Group II intron splicing factors in plant mitochondria.

Brown GG, Colas des Francs-Small C, Ostersetzer-Biran O - Front Plant Sci (2014)

Plant mitochondria maturases. Plant maturase ORFs are shown as rectangles, with different shadings indicating conserved regions. The three domains typical to group II intron encoded maturases are outlined in the maturase ORFs: A reverse transcriptase (RT); domain X, associated with maturase activity; D, DNA-binding and endonuclease domain (D/En). The organelle-encoded MatR and MatK proteins contain a well conserved domain X, but have degenerate RT motifs and lack the En domain. In angiosperms, four other maturase-related proteins, denoted as nMAT 1–4, are encoded by nuclear genes, but have N-terminal mitochondrial targeting sequences (Keren et al., 2009). Similarly to MatR, the four nMATs have a conserved domain X, but show deviations in the RT domain and lack (type I) or have deviations in the D/En domain (type II), suggesting loss of mobility functions.
© Copyright Policy - open-access
Related In: Results  -  Collection

License
Show All Figures
getmorefigures.php?uid=PMC3927076&req=5

Figure 4: Plant mitochondria maturases. Plant maturase ORFs are shown as rectangles, with different shadings indicating conserved regions. The three domains typical to group II intron encoded maturases are outlined in the maturase ORFs: A reverse transcriptase (RT); domain X, associated with maturase activity; D, DNA-binding and endonuclease domain (D/En). The organelle-encoded MatR and MatK proteins contain a well conserved domain X, but have degenerate RT motifs and lack the En domain. In angiosperms, four other maturase-related proteins, denoted as nMAT 1–4, are encoded by nuclear genes, but have N-terminal mitochondrial targeting sequences (Keren et al., 2009). Similarly to MatR, the four nMATs have a conserved domain X, but show deviations in the RT domain and lack (type I) or have deviations in the D/En domain (type II), suggesting loss of mobility functions.
Mentions: As outlined above, group II introns have diverged considerably from bacteria and plant organellar genomes. These introns in plants sometime lack regions which are considered to be essential for their splicing. Also, the number of maturases has been dramatically reduced during the evolution of organellar genomes in plants. The mitochondrial genomes of bryophytes, as Marchantia polymorpha and Physcomitrella patens, contain a few maturase ORFs, while only a single intron has retained its maturase gene in the mtDNAs in angiosperms: the matR gene encoded within nad1 intron 4 (Wahleithner et al., 1990) (Figures 1,3). MatR proteins contain a well-conserved domain X, but have degenerate RT motifs and lack the En domain (Figure 4). The high conservation of MatR across the plant lineage (Adams et al., 2002) and RNA-editing events which restore conserved amino-acids (Thomson et al., 1994) suggest that matR encodes a functional protein. Preliminary data suggest that MatR binds to several group II introns in vivo, but its putative roles in splicing are yet to be determined. Analogously, MatK protein, encoded within trnK gene in chloroplasts, is associated with numerous group II introns in vivo (Zoschke et al., 2010). Besides MatR there are no splicing factor candidates among the ORFs of angiosperm mitochondrial genomes (although some lower plants may contain a few maturase ORFs in the mtDNAs). The splicing of mitochondrial introns in plants is therefore expected to be facilitated by nuclear-encoded proteins. These are translated by cytosolic ribosomes and subsequently imported into the organelle.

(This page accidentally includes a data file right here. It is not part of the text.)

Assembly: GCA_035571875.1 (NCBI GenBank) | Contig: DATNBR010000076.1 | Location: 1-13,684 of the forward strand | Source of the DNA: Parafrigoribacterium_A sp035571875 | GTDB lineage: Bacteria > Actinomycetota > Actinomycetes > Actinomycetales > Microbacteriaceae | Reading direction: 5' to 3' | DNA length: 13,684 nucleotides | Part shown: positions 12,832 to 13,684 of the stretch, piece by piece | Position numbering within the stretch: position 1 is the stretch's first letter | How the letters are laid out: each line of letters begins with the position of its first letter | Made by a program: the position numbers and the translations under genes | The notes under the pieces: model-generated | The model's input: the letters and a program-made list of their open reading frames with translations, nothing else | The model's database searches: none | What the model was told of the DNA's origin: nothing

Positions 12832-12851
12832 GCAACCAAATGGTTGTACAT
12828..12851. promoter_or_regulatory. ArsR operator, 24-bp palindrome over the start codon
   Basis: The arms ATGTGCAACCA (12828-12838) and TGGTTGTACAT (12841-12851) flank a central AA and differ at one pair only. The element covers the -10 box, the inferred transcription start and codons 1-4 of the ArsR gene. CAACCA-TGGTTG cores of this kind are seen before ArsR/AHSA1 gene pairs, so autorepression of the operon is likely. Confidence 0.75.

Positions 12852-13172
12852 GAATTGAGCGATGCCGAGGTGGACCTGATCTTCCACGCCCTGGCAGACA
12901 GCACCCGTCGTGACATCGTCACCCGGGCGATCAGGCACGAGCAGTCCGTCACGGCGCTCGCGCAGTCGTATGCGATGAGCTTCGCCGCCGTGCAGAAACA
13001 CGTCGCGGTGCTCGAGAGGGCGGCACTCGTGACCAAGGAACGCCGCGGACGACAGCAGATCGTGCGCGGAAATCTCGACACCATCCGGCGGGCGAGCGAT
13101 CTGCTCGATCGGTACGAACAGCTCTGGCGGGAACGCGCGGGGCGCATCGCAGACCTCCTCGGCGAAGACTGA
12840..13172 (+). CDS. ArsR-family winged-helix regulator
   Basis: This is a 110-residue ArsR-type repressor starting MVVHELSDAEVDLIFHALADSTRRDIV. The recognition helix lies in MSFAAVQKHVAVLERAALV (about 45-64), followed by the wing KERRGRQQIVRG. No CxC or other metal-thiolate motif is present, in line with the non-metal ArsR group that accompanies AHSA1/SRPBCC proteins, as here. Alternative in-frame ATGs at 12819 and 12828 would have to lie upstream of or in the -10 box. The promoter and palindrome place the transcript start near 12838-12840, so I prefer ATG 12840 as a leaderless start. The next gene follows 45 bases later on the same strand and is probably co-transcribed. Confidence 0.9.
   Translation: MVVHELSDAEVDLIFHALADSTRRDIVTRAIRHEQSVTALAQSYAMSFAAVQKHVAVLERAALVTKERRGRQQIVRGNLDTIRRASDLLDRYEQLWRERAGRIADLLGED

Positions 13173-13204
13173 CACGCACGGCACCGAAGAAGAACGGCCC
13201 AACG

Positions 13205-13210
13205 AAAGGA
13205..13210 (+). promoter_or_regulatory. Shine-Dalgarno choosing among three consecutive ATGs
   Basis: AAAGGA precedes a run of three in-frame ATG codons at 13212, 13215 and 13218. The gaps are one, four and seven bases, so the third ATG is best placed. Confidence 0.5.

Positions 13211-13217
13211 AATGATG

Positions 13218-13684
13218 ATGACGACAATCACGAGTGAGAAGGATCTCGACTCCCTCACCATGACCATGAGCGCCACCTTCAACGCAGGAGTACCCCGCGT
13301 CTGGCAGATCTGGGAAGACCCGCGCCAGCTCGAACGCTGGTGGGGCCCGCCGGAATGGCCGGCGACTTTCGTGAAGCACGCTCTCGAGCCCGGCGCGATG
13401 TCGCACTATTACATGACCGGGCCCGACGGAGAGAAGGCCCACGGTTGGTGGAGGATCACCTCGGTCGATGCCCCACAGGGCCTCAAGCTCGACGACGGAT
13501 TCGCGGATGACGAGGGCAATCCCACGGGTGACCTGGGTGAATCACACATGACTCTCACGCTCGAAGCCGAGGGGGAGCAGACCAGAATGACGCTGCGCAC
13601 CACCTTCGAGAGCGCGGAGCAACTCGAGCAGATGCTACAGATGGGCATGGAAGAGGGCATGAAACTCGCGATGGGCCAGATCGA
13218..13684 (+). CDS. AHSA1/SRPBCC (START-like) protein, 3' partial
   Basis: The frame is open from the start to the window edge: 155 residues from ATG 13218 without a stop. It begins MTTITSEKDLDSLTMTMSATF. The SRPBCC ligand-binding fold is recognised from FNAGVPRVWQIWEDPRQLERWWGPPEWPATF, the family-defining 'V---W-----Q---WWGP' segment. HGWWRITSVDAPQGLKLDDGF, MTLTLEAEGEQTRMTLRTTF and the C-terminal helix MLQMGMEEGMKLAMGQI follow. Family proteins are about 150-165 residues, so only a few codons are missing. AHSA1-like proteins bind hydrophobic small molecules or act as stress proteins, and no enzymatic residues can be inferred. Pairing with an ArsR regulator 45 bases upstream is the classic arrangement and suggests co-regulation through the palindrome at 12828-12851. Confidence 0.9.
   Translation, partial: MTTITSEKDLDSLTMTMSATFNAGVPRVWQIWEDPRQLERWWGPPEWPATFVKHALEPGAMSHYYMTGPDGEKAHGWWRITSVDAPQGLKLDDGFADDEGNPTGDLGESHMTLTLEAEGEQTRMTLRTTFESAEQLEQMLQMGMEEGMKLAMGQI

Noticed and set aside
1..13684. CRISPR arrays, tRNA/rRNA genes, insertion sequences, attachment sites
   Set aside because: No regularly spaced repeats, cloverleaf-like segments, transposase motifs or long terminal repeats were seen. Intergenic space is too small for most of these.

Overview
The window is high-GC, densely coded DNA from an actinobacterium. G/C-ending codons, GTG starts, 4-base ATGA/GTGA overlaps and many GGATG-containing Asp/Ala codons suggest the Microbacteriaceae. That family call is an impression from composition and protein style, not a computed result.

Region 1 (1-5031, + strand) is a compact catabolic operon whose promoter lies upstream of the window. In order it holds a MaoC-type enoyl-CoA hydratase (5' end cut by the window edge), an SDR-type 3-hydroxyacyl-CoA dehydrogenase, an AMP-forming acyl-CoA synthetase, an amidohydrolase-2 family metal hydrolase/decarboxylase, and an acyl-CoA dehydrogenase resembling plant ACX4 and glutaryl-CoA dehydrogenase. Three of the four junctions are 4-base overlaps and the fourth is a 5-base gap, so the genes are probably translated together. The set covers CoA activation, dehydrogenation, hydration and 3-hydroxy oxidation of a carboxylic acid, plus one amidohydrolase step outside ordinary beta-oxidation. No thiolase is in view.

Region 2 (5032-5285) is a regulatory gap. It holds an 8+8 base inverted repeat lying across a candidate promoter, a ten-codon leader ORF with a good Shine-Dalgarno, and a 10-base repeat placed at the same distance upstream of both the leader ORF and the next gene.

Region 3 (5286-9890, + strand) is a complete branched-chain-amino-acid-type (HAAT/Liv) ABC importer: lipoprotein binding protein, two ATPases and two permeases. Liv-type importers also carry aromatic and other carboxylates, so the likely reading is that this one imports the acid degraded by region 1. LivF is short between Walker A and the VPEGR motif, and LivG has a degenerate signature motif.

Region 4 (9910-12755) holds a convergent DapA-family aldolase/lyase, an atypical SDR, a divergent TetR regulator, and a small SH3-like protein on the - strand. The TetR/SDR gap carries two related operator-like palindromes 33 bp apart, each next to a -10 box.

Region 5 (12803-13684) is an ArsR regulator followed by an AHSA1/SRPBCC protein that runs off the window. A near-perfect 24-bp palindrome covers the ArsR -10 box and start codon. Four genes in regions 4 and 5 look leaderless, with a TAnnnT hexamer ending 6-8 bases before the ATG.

Bottom Line: Recently, we established the roles of two of these paralogs in Arabidopsis, nMAT1 and nMAT2, in the splicing of mitochondrial introns.In addition to the nMATs, genetic screens led to the identification of other genes encoding various factors, which are required for the splicing and processing of mitochondrial introns in plants.In this review we will summarize recent data on the splicing and processing of mitochondrial introns and their implication in plant development and physiology, with a focus on maturases and their accessory splicing cofactors.

View Article: PubMed Central - PubMed

Affiliation: Department of Biology, McGill University Montreal, QC, Canada.

ABSTRACT
Group II introns are large catalytic RNAs (ribozymes) which are found in bacteria and organellar genomes of several lower eukaryotes, but are particularly prevalent within the mitochondrial genomes (mtDNA) in plants, where they reside in numerous critical genes. Their excision is therefore essential for mitochondria biogenesis and respiratory functions, and is facilitated in vivo by various protein cofactors. Typical group II introns are classified as mobile genetic elements, consisting of the self-splicing ribozyme and its intron-encoded maturase protein. A hallmark of maturases is that they are intron specific, acting as cofactors which bind their own cognate containing pre-mRNAs to facilitate splicing. However, the plant organellar introns have diverged considerably from their bacterial ancestors, such as they lack many regions which are necessary for splicing and also lost their evolutionary related maturase ORFs. In fact, only a single maturase has been retained in the mtDNA of various angiosperms: the matR gene encoded in the fourth intron of the NADH-dehydrogenase subunit 1 (nad1 intron 4). Their degeneracy and the absence of cognate ORFs suggest that the splicing of plant mitochondria introns is assisted by trans-acting cofactors. Interestingly, in addition to MatR, the nuclear genomes of angiosperms also harbor four genes (nMat 1-4), which are closely related to maturases and contain N-terminal mitochondrial localization signals. Recently, we established the roles of two of these paralogs in Arabidopsis, nMAT1 and nMAT2, in the splicing of mitochondrial introns. In addition to the nMATs, genetic screens led to the identification of other genes encoding various factors, which are required for the splicing and processing of mitochondrial introns in plants. In this review we will summarize recent data on the splicing and processing of mitochondrial introns and their implication in plant development and physiology, with a focus on maturases and their accessory splicing cofactors.

No MeSH data available.


Related in: MedlinePlus